LB's KTM Dave Checks Out The KTM 390 Launch
Inevitably it was a perfect spring day – wet, cold and greasy. Perfect because this is a single cylinder KTM, not a sportsbike. These machines are not easily frightened. Not even the little ones.
Taking the apparently diminutive 390 out on the damp tarmac, first impressions are of a friendly and stable ride.
In the tradition of this orange family the wide bars provide a fairly upright position allowing you to feel like you are astride something far more substantial, which breeds trust and confidence.
On the Road
Once the tyres and bike are warmed up and we are testing the national limits through the Buckinghamshire countryside you quickly realise that the 390 has plenty more to offer than mere confidence building. I was a little blinkered on my ride here because I was expecting a nicely made, well balanced and stylish bike but one for beginners. Yes, it’s friendly and easy to ride, which newer riders will find appealing, but more experienced pilots will find there is plenty to entertain too.
Keep the little 390 single in the right gear and this agile bike will have you dancing into 3 point territory with ease. The poise and sharp handling means it goes where you look, and keeping up with the ‘big boys’ on the 600’s on anything but a pure speed ride will be simple and very entertaining.
The perky single cylinder engine sounds and feels like a much larger motor. The power is accessible and easy to use with an uncharacteristic (for this engine type) smoothness. You always know it has but one cylinder, but that realisation is never a disappointment – it is just a difference.
In town playing with the traffic and the light chassis comes into its own, allowing swift changes in direction and immaculate low speed manners for filtering and parking. The gear box is slick and combined with the torque of the engine town riding can be done with the minimum of gear changes. Keeping it in the right gear is important for high speed countryside riding but in town it matters less. Cruising at 30mph in 5th gear is possible for the more frugal, although 4th gear would provide better acceleration. An hour’s commute on this will leave you with a smile and be a welcome part of the day.
Cornering is precise thanks to the well damped WP forks (a very high grade, traditionally off-road orientated brand) and confidence builds quickly despite the off-putting road conditions.
The 390 is based on the same frame as its smaller siblings, the 125 and 200, so this is a small and very light bike. It may only weight 150kg wet, but sat on it there is plenty of space to allow the taller rider plenty of leg room thanks to a clever tank shape.
Features and Quality
As with all KTM’s, component quality is generally high with WP suspension and Bybre (By Brembo, geddit?) brakes which also feature Bosch ABS. Despite a couple of exceptions included to keep costs low, build quality is up to the usual high KTM standard. Fit and finish is on par with much more expensive machines and fine details abound. The clocks are comprehensive and easy to read though I prefer an analogue rev counter over the small LCD version here, but that’s a personal thing. The bike is to be made in India by partner firm Bajaj, but all the bikes bound for Europe will stop off back in Mattighofen (KTM’s main factory) for quality checks before making their way to dealers.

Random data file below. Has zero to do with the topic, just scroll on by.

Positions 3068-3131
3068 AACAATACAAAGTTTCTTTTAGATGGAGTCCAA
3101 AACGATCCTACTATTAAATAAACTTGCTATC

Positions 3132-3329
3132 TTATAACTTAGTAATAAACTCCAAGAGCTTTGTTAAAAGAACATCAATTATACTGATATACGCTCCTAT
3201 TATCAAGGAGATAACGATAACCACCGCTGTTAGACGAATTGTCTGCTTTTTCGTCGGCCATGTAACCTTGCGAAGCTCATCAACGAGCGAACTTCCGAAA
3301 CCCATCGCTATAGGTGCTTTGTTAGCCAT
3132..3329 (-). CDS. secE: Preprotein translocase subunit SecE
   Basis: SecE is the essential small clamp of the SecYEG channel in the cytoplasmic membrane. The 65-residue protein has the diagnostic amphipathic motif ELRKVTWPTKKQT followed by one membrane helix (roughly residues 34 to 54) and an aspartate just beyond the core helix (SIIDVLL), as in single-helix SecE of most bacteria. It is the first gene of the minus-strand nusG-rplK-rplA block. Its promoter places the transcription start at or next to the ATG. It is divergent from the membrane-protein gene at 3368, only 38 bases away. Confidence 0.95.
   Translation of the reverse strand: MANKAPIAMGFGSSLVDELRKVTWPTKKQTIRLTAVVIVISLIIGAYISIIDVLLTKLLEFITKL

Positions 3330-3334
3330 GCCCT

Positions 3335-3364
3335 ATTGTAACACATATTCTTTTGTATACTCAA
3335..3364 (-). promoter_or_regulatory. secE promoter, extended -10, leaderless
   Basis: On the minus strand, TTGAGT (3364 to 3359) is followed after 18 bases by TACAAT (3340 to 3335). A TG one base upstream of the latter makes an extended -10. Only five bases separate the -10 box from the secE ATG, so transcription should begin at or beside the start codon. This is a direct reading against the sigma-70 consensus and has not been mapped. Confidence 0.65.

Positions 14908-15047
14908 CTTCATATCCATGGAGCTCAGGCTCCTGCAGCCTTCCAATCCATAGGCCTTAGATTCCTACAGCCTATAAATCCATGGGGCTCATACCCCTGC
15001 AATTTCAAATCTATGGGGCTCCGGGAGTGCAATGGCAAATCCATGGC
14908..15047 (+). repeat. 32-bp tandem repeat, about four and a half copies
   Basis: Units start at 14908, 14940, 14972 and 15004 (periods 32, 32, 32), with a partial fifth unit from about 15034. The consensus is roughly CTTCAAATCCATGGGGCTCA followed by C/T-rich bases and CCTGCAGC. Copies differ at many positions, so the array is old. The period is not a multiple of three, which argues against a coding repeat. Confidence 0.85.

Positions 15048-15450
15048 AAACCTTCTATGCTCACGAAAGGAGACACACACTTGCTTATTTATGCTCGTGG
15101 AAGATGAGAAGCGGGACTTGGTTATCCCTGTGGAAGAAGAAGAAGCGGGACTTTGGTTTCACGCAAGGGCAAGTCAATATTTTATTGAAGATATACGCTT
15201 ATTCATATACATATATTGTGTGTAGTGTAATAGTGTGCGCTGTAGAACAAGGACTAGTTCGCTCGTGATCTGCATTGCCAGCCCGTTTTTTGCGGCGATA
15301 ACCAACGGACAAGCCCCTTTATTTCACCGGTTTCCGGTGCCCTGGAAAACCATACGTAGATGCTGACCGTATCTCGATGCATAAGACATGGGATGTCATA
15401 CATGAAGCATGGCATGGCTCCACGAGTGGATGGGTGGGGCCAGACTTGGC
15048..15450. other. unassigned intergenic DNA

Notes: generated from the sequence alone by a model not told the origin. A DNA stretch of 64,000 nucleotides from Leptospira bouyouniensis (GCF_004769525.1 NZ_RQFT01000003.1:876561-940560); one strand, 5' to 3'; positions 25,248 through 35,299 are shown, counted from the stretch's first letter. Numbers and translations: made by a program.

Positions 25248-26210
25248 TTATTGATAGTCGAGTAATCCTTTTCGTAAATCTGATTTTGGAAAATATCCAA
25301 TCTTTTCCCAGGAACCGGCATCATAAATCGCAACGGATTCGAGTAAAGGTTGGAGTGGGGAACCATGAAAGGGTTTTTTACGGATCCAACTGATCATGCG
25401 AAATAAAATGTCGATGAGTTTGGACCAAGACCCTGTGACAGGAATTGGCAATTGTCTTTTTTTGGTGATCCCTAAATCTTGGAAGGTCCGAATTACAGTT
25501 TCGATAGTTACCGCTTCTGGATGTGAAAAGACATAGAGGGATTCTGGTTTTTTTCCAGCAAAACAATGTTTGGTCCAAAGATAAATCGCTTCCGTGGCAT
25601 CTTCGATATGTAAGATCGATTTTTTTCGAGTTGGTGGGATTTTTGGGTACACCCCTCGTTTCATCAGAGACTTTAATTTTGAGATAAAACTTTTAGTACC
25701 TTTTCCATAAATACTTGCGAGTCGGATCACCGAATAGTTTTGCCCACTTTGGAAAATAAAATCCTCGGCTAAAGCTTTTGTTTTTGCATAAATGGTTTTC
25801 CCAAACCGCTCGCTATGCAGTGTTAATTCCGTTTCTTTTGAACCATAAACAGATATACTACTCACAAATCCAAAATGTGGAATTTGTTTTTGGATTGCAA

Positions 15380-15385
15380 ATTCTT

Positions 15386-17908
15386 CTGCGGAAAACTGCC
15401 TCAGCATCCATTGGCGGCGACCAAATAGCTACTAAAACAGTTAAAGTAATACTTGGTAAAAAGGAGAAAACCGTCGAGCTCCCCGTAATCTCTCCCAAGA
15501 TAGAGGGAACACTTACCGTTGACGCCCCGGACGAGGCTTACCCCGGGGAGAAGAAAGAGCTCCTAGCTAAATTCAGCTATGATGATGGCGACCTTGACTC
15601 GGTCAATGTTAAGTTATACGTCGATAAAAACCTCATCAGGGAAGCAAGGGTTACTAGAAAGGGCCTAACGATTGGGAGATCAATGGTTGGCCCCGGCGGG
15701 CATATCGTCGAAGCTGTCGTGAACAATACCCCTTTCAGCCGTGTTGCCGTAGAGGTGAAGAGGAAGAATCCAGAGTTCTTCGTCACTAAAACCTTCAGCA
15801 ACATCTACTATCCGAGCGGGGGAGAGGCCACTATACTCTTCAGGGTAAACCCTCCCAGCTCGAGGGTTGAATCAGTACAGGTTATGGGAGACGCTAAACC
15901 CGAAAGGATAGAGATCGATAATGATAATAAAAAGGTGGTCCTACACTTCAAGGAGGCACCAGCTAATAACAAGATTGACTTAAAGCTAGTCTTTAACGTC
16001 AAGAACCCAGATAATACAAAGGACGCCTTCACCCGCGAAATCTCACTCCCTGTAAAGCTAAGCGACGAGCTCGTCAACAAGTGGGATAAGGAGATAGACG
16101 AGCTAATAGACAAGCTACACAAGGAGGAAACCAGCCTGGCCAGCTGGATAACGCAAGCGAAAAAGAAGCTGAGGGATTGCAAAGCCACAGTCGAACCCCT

Overall this 390 provides plenty to look at, to gather admiring gazes when parked up even amongst machines costing twice the price. At this price point it is simply outstandingly beautiful.
At £4495 the 390 is only £500 more than the 200 and should be a contender for anyone looking for a midsized naked bike with class or indeed those lucky enough to be looking for a second bike to take on the commuting duties. If you are taking the new restricted A1 test then this a perfect machine. KTM will perform the minor power reductions to comply with the new rules for free (if ordered at time of machine purchase).
- Great value for what you get
- Easy to ride
- Great manners in town
- Very entertaining when you ring its neck
- High quality components
- Twin discs on the front would better match the bikes potential,
- I don’t like the Rev counter, and adjustable levers would be nice, but beyond that, not much.
The 390 marks a move into a new sector by the Austrian manufacturer, and they plan to make this a worldwide best seller, aimed squarely at the developing Asian markets, yet neatly fitting in, almost perfectly, to the new UK licence restrictions, but I have a feeling that its appeal will be far wider, and it deserves to be. KTM have produced a high quality, well spec’d machine at a very low price that dishes out more smiles per mile than you should expect from a bike of this kind.
Don’t let the on-paper size of this bike put you off, go try one, you’ll probably like it.
For all the specifications etc check out the 390 Duke's page here.
Review by Dave Agnew (KTM_Dave)